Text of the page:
The Sly Fox

Dennis Jarvis

In my experience, the best time to see the mysterious red fox is at twilight. Slinking along the forest’s edge, the red fox is a magnificent sight and hard to take your eyes off of. On the hunt and watchful, the fox’s eyes pierce the dim light with an overwhelming intensity. With the extirpation of the gray wolf, the fox is one of Long Island’s top predators, and all animals in the vicinity are immediately at alert with his arrival.

The red fox is common on the South Fork but surprisingly hard to spot. Due to hunting and habitat development over the last few hundred years, Long Island has lost its top predators, allowing the red fox to significantly expand its range and increase in population size. Unlike our gray fox, whose population has been greatly reduced due to settlement and development, the red fox is a generalist — able to thrive under many different environmental conditions and coexist with humans. Even so, they’re secretive, and you are lucky to get a glimpse of one lurking in your backyard or crossing the street.

They are hard to confuse with any other animal. They are medium-sized, weighing eight to 15 pounds, and measuring 34 to 44 inches from head to tail. Their tail is over half their body length! The red fox comes in many different color morphs, but on the East End, they are orange-red with black legs and ears. The underbelly, chin, and tip of their bushy tail are white. The tail and muzzle may have black coloring as well.

The animals are generally nocturnal or crepuscular, meaning they are active during dawn and dusk. However, they may hunt during the day, especially in the winter. Seeing one in daytime is not necessarily cause for alarm. (Only if the fox is exhibiting abnormal behavior should you call a wildlife rescue center). This species is an omnivore, feeding on fruit, berries, insects, rabbits, birds, small rodents, and even carrion. They have incredibly good hearing and can detect prey gnawing on food and rustling in the leaves. The red fox hunts prey by stalking it and pouncing. One caught, foxes will swallow small prey whole or store food underground for later consumption.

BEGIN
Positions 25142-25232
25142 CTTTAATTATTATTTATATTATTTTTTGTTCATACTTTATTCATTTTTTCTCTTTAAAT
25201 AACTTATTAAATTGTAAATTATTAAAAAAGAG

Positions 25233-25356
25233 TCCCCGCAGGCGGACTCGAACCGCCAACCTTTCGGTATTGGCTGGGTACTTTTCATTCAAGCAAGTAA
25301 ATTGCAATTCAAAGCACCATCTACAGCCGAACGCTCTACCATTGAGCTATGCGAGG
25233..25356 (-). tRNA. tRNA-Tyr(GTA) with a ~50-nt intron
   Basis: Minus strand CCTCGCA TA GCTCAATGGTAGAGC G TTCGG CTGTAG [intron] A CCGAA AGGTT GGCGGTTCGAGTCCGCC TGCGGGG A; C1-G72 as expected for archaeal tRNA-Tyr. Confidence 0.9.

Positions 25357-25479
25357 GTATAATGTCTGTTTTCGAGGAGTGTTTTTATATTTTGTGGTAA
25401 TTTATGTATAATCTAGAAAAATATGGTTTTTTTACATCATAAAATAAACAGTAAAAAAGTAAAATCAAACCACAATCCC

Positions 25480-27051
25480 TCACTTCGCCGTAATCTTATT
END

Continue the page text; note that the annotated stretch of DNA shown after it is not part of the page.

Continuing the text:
Red foxes form long-term pair bonds, but they hunt alone. It is uncommon to see multiple at once unless they are pups. Both parents care for the four to 10 pups, or kits, that are birthed in underground dens from spring until fall, when young then head off on their own. Males will go off in all different directions, but females will occasionally stay with their parents for several years to assist with the next litter.

At times, there are conflicts between people and foxes due to their proximity. Foxes are known for raiding garbage cans, taking small outside pets and chickens, and denning under houses and sheds to spend the winter and raise their pups. For this reason, all outdoor cans and pens should be tightly secured and completely covered with fencing. If you are worried about foxes denning on your property, you can take precautionary measures by filling in any openings or old mammal burrows you see. But, considering that they don’t cause any harm, enjoy the wonder of watching the fox family grow up!

Foxes naturally fear people, which makes them tricky to spot. But if you wake up early or take an evening walk in the forest, in a field, along the dune swales of Long Island, or even in your own backyard, you may just see the sly red fox out on the hunt. In all the excitement, make sure to keep your distance and appreciate this wild canid in its natural habitat.

Rachel Speckenbach is an environmental educator at The South Fork Natural History Museum & Nature Center and has worked as a field biologist in previous years.

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